Tomatoes, broccoli, and cabbage can get infected with hornworms which are hard to find because of their coloring and because they blend in with the plant. They can be seen under a black light flashlight and can be picked off the plant at night.

Fellow gardeners were eager to chime in.

Beverly from Andover a long-time gardener, said “I am gardening the easy way now, I plant my tomatoes, basil, and strawberry plants directly in holes I make in straw bales. It is not necessary to prime the straw bale with fish emulsion. Every plant grows well. This is a great method for those gardeners with mobility problems.” 

Beverly’s friend and neighbor Diane suggested using stumps in the garden beds – it looks nice and offers a place to sit when weeding.

Sussex County Community College students planted herbs in their community garden and gave away seedlings at their stand.  

All Things Good Farm had a shed with homemade beauty products, paintings, and crafts for sale. They also had a free painting table where kids and adults created art on rocks and wood. 

Stones waiting for painting at All Things Good Farmstand. Photo by MB Journe, 04/2024

Some of the other vendors were River Valley Community Grains, selling their organic flower, grain, pancake batter, granola, beans, and much more. They are located at Marksboro Mills, 1045 Route 94, Marksboro, NJ (551-795-1699). 

From their website, their mission is stated as “River Valley Community Grains uses a collaborative approach to grain production, encouraging farmers to use regenerative agricultural methods. We are working to engage the farmer, miller, and baker in conversation with each other to meet the growing demand for nutrient-dense grains, local flour, “real bread,” and healthy cereals in our region. Together with our partners, we create nourishing, delicious flours and food, while holding a shared vision of restoring the soils, waters, and health of our communities.” 

This reporter can attest that they have the best fresh bread made from their grains, delivered every Tuesday and Saturday. 

A full listing of SAgE vendors can be found on the Foodshed Aliance website. Other vendors worth mentioning include Mazur Chocolates, Freehand Custom Carvings, Lionshead Bee Farm, Greenhouse on Greendel, Emily’s Hearth, Blue Heron Farm & Nursery, and farmer-made fair trade baskets, towels, and more.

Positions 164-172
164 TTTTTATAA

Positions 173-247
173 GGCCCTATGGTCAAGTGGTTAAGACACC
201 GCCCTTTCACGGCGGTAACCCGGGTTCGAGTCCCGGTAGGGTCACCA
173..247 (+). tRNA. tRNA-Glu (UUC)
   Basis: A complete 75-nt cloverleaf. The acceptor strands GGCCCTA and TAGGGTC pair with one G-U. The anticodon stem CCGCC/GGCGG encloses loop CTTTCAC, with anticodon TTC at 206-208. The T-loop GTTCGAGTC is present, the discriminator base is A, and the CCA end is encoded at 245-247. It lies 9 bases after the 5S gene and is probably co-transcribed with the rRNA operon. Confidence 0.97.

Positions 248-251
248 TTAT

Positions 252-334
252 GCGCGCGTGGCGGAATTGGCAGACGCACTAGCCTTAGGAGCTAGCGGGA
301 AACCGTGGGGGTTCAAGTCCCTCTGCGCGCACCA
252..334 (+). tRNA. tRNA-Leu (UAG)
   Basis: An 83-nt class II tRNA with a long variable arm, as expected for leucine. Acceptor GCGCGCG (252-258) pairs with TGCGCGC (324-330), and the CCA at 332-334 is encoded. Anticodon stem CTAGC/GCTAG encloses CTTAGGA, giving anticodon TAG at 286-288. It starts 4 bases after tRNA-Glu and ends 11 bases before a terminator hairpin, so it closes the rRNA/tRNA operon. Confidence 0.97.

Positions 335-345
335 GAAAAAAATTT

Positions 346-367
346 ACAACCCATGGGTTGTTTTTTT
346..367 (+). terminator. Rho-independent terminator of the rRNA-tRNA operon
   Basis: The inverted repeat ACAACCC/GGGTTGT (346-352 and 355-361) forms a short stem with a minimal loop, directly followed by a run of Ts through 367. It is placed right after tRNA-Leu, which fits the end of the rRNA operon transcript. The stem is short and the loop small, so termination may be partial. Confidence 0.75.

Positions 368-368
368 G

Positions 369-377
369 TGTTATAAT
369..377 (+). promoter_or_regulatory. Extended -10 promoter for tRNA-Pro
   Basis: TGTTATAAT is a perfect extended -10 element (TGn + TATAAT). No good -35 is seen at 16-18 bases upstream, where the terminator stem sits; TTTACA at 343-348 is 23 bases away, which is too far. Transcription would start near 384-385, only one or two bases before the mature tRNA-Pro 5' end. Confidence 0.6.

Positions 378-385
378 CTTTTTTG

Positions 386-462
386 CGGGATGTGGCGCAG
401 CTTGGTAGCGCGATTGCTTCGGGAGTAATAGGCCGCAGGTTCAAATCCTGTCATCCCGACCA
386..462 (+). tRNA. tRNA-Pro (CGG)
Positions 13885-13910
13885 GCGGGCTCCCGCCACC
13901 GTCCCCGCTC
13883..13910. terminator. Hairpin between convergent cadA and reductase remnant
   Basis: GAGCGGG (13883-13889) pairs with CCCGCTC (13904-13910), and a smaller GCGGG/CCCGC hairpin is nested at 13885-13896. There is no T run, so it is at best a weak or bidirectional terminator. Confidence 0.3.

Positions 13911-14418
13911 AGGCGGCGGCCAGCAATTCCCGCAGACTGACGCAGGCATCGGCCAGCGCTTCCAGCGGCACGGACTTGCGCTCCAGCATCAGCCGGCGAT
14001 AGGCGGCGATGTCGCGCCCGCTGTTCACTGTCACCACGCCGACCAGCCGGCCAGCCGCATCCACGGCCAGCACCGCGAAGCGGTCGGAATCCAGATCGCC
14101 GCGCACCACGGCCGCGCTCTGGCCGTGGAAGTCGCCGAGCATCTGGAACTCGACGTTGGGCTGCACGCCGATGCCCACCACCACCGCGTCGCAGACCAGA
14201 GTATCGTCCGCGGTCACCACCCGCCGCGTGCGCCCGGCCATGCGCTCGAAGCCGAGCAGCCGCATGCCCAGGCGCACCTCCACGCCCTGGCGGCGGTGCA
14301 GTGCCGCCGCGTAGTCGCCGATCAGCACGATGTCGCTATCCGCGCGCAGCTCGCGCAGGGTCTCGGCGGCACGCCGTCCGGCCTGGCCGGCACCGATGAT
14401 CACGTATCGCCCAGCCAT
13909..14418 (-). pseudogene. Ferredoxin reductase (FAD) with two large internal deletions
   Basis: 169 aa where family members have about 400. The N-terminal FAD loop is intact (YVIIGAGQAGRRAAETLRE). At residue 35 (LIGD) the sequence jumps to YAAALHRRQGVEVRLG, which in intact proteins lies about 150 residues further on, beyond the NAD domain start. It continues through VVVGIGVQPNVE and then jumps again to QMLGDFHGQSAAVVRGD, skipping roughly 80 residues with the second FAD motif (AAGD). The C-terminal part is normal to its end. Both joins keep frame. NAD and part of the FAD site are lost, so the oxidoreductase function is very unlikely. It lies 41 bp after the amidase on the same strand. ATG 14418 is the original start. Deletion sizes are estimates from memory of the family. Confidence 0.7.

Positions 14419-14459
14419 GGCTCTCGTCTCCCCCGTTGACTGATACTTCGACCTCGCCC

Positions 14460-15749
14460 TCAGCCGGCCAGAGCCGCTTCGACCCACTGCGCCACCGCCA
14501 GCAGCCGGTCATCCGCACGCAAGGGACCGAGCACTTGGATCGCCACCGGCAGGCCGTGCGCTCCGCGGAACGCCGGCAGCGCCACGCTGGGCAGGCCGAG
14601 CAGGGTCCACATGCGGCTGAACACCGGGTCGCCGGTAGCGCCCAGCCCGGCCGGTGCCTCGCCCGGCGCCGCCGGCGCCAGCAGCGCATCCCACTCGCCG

Friends, Jen and Jaybird pose happily in Freehand Custom Carvings’ sunflower frame. Photo by MB Journe, 04/2024

It was a great day! Let’s make Earth Day every day and always remember to “give peas a chance!”

Yelens Choban
MB Journe, Contributing Writer
Contributing Writer

MB has been a resident of Frelinghuysen for the past 22 years. She lives in an old farmhouse on the side of the road. She enjoys the simple life, puttering in her flower garden, practicing Qi Gong under her redbud tree, or creating art on the deck.
MB's experience as a journalist began when her son was quite young, she began writing for The Paulinskill Valley Chronicle, often bringing him to work with her. Her responsibilities were writing articles with photos, selling ads, and billing. This suited her, as a single mother not wanting to be separated from her small child.

She considers herself a lover of nature, often seen photographing its beauty. She has worked as a seasonal employee of YMCA Camp Mason for the past 17 years. She is a teacher and mentor of children, always emphasizing the YMCA’s core values - caring, honesty, respect and responsibility. She tries to listen carefully to each individual she interviews, getting their viewpoint. That is why she likes to write about the interesting people and places that make Warren County such a nice place to live.